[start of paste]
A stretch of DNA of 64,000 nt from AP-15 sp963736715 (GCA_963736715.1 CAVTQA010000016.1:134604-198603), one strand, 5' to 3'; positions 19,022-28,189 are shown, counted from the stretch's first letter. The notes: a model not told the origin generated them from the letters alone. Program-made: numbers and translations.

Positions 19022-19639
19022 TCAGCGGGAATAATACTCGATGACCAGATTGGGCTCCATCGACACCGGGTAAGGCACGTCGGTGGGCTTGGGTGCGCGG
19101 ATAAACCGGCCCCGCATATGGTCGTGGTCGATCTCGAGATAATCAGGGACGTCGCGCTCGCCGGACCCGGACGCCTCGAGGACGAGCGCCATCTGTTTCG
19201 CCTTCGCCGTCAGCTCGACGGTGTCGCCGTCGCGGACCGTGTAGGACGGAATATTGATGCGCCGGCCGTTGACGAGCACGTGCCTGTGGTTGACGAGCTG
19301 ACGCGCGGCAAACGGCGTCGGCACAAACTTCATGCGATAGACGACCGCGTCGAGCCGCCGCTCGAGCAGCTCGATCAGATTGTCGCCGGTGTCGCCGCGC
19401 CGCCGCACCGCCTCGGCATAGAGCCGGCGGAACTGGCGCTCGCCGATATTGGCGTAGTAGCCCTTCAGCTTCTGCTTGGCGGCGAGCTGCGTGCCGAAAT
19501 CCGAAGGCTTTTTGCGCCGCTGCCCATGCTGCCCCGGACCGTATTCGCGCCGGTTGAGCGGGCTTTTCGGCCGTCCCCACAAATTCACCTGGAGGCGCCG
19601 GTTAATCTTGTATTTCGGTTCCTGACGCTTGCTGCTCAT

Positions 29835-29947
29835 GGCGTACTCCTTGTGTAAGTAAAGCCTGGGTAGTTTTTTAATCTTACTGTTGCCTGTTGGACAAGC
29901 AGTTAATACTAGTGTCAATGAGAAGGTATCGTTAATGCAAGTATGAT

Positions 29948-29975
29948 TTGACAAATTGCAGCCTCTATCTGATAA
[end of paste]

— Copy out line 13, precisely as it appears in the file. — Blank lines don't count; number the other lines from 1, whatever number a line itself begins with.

Positions 29948-29975